Những tờ thư thời gian gậm nhấm
Những bức hình, hộp ảnh
Và ngăn bướm quá giầu có
Như thể tất cả mùa hè được chi li sắp xếp và chết, ở đó.

Autumn

The air deals blows: surely too hard, too often?
No: it is bent on bringing summer down.
Dead leaves desert in thousands, outwards, upwards,
Numerous as birds; but the birds fly away,

And the blows sound on, like distant collapsing water,
Or empty hospitals falling room by room
Down in the west, perhaps, where the angry light is.
Then rain starts; the year goes suddenly slack.

O rain, O frost, so much has still to be cleared:
All this ripeness, all this reproachful flesh,
And summer, that keeps returning like a ghost
Of something death has merely made beautiful,

And night skies so brilliantly spread-eagled
With their sharp hint of a journey - all must disperse
Before the season is lost and anonymous,
Like a London court one is never sure of finding

But none the less exists, at the back of the fog,
Bare earth, a lamp, scrapers. Then it will be time
To seek there that ill-favoured, curious house,
Bar up the door, mantle the fat flame,

And sit once more alone with sprawling papers,
Bitten-up letters, boxes of photographs,
And the case of butterflies so rich it looks
As if all summer settled there and died.

October 1953
Philip Larkin: "Collected Poems"

L'automne

L'air souffle: sûrement trop fort, trop souvent?
Non, il est déterminé à réduire l'été.
Les feuilles mortes désertent en milliers, vers l'extérieur, vers le haut,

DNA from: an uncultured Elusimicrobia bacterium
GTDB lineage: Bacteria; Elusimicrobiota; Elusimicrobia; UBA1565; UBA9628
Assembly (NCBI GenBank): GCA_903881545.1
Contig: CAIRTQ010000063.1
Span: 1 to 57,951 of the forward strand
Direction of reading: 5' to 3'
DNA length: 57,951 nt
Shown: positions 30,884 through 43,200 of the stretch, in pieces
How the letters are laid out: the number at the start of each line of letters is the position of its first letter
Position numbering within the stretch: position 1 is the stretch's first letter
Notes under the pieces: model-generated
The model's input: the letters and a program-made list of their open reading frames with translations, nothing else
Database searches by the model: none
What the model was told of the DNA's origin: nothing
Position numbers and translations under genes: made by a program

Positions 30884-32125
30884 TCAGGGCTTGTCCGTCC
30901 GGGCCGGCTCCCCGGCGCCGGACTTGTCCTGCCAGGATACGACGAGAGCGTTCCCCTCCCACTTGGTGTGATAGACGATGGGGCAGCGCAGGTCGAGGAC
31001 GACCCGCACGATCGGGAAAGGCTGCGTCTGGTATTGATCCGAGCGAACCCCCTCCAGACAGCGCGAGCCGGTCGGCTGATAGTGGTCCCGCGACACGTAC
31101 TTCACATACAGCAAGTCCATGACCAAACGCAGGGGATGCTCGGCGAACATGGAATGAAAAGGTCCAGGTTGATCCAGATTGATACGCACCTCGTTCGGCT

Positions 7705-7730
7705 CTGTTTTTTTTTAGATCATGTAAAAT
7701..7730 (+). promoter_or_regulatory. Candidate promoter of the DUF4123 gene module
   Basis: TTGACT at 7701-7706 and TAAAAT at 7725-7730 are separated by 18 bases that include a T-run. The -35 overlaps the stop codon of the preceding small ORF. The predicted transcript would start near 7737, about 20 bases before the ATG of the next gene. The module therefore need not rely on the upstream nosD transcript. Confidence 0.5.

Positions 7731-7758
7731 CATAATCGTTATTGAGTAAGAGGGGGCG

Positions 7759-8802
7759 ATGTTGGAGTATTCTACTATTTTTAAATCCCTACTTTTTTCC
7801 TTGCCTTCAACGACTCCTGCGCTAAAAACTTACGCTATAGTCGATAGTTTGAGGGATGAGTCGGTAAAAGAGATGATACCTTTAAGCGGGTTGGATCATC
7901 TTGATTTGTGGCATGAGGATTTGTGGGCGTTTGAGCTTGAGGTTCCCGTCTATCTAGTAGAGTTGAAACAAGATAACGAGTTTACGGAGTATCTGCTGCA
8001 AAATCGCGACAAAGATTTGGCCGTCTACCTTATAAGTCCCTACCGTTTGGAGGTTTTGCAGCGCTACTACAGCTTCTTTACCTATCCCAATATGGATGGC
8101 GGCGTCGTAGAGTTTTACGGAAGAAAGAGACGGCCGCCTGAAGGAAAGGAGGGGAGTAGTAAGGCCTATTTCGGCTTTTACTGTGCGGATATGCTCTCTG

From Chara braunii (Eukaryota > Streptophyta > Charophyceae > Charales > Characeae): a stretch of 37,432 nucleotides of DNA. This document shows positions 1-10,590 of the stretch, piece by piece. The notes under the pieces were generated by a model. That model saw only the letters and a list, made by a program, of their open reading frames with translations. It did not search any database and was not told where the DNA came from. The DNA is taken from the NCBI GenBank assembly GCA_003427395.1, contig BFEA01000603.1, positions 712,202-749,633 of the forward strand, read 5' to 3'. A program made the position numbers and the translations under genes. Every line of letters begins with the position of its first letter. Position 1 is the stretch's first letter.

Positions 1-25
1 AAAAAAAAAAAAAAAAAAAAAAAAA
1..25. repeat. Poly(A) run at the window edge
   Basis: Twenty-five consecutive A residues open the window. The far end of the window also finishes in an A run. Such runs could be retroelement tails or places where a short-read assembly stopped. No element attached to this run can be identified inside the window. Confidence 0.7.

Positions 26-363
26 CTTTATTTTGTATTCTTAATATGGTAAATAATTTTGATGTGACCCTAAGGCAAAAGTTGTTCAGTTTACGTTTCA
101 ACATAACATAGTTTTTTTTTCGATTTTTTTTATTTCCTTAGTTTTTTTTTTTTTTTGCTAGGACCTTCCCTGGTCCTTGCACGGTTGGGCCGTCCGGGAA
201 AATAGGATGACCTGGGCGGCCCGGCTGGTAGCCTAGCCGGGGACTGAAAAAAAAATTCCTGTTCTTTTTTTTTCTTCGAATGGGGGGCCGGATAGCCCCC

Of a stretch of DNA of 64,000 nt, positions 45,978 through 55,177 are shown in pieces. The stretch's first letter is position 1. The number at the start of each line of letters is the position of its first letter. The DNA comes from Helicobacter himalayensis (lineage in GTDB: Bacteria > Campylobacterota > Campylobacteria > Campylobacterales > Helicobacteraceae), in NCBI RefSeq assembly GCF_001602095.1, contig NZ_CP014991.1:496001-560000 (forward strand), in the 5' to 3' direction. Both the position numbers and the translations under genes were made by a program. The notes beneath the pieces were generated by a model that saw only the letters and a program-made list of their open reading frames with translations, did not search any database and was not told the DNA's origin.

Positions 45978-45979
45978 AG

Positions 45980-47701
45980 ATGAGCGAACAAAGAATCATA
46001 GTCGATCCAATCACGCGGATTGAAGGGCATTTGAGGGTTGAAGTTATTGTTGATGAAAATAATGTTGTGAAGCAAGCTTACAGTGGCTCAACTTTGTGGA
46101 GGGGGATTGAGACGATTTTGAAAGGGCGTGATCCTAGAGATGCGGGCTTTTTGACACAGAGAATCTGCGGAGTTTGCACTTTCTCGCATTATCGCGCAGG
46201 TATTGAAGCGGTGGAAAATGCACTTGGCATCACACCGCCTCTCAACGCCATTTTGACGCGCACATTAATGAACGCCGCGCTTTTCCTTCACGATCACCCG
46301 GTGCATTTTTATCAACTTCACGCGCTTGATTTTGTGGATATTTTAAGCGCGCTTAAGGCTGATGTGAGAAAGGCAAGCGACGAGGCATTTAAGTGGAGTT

Nombreux comme des oiseaux; mais les oiseaux s'envolent,

Et les coups retentissent, comme une eau lointaine qui s’effondre,
Ou des hôpitaux vides qui tombent pièce par pièce
Dans l'ouest, peut-être, là où se trouve la lumière fâchée.
Puis la pluie commence l'année s'achève soudainement.

Ô pluie, ô gelée, il reste encore beaucoup à faire:
Toute cette maturité, toute cette chair de reproche,
Et l'été, ça revient comme un fantôme
De quelque chose que la mort a simplement rendu beau,

Et le ciel nocturne si brillamment étalé
Avec leur allusion de voyage - tous doivent se disperser
Avant que la saison soit perdue et anonyme,
Comme une cour de Londres, on n'est jamais sûr de trouver

Mais n'en existe pas moins, au fond du brouillard,
Terre nue, une lampe, des grattoirs. Alors il sera temps
Pour y chercher cette maison mal-aimée et curieuse,
Bar la porte, manteau la grosse flamme,

Et asseyez-vous une fois de plus seul avec des papiers tentaculaires,
Des lettres mordues, des boîtes de photographies,
Et le cas des papillons si riches qu'il en a l'air
Comme si tout l'été s'installait là et mourait.

[Bác Gúc]

Note: Bài thơ -mùa thu - quá đỗi tuyệt vời!
(1) Đây là ý câu thơ & hình ảnh của FB Tường Vân
Có những thứ tàn úa nhưng không tàn tạ...mà còn diễm lệ hơn lúc tràn trề


https://www.facebook.com/luudieuvan/posts/3073889345960541

(2)

To U: Gửi hình cho mi chỉ làm khổ mi thêm, ích chi đâu?



Philip Larkin
https://www.poetryfoundation.org/poems/48417/high-windows
When I see a couple of kids